Tuesday night, 12/31/13 I was driving around looking for hot soup. I passed the Range, and drove down to the Frontier which, it ends up, closes at 3pm on New Year’s Eve. And, that probably makes sense. Because, if they were open, they would have to put up with all the New Year’s Inebriates. “The amateurs” as my old boss called them.
So, Saggio’s is across from the Frontier. They had two soups listed on the menu thing by the door. At the counter, I asked for a big tub of soup to go. The young lady told me they were out of soup. That is, both soups. She apologized for “derailing” my whole plan. She was nice. But, no Italian Wedding soup? My wife would have gone for it, loves the stuff, but denied.
I didn’t tell you I was searching for the soup for my wife, who was sick at home, with a sick baby. She was waiting for me because I’d gone back to work, after an early dismissal. Well, I hadn’t gone home at 12 when we’d been told to go. I’d had some work emergency and stayed. When I did get home, at 4pm, I was pushing the baby in the swing when it dawned on me. Actually I kind of panicked inside. I hadn’t entered some notes that had to be in before the end of the day (because the end of the day was the end of the month and the end of the year, really, but that part didn’t matter for the notes). I went back to work, baby still in the swing. Not actually, I took the baby back to the mom, told her I had to go, then went off.
You can see, I felt guilty. Guilty for forgetting my work. Guilty for not spending a few extra hours with the baby when I’d been given time off (basket leave, you know what that is). Guilty my wife was sick. Looking for some soup which always helps sick people, give points to the people bringing it.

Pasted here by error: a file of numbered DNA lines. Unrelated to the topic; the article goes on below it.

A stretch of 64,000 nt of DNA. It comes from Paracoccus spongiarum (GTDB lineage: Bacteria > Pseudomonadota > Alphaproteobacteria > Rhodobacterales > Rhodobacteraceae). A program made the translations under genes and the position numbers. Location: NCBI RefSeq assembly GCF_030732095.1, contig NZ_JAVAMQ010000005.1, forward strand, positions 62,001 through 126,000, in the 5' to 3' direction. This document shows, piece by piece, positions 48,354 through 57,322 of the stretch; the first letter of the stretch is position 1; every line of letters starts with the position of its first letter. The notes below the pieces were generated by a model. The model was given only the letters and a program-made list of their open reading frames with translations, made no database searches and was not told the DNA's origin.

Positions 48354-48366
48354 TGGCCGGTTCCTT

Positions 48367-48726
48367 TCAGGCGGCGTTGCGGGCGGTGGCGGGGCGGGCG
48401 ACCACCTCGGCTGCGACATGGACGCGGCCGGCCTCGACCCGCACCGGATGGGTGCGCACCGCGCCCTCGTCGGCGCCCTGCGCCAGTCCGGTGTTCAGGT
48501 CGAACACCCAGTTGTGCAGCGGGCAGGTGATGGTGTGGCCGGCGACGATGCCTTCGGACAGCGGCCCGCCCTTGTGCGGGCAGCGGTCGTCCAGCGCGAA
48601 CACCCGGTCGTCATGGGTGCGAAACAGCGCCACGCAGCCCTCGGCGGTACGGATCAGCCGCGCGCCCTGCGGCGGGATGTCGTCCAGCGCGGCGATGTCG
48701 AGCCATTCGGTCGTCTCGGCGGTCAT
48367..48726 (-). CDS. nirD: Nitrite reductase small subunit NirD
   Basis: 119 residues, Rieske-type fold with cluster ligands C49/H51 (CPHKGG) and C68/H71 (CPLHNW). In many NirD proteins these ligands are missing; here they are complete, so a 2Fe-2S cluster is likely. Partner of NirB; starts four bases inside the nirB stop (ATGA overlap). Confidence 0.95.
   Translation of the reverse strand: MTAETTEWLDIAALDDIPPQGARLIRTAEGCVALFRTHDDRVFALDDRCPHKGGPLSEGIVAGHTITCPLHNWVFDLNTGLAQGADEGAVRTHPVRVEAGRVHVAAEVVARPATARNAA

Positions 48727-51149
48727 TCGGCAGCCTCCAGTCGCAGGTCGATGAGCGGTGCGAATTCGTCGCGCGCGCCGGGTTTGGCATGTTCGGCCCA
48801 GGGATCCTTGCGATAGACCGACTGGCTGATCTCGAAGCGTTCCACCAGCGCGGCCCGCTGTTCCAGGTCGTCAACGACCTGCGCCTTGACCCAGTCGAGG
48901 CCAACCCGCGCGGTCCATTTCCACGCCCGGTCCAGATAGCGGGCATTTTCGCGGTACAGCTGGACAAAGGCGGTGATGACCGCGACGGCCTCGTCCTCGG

On a side note: after I quit my job working with the homeless downtown, I served in a restaurant. Once in a while a board member from the homeless shelter I worked in would come in and order soup. She always said it was for her sick husband. I felt like he was sick a lot, but that’s probably not a fair assessment.
The Bandido Hideout was open. I had seen it driving by to get to the Frontier. If you’re reading this you probably know that the way to the Frontier goes by the Hideout. So I doubled back through the alley, back to Central and parked in front of the Hideout. The dining room was decorated, they had a sound system up, the CNN was on showing everything that had happened in 2013, Univision was on. I was the only customer. I thought I was back in Cuernavaca. The music, the furniture, the colors, the Mexican bottles, a fellow in a Luchador mask... The people of Mexico are so warm, and the people of Bandido’s are very warm and welcoming. The Luchador shook my hand, told me they were having a party later and suggested I should come back. There was no one there for the party, yet. But, they let me buy some soup. The Luchador recommended the beef soup, so that’s what I ordered.
So I waited for the soup. And while I waited I noticed the beautifully decorated restaurant. I’ve driven by for years. We all have. But I had never been in. The staff seemed excited about the party and the arriving guests. One told me that several families had reserved tables for the event. They dance. No, I’m serious, they would suddenly break into dance while walking, cutting lemons, messing with the sound system. I imagined the cook, cooking up some soup, quiet back there, waiting for the rush. Him: waiting in the calm before the storm. You know about the calm before the “storm,” if you’ve been a cook. Of course, the cook could be a lady, but either way, the calm before the storm. I wondered why I had never been in the Bandido Hideout before. It is grand, and the atmosphere swept me away from my thoughts of work, the stress, the things that need to change with our social service system. And I realized, this is a new year. We have come this far. We are lucky to be here, and the only people that I know, right now, who know this, are the staff at the Bandido Hideout.
Oh, and the soup. My wife and I concur. It was wonderful!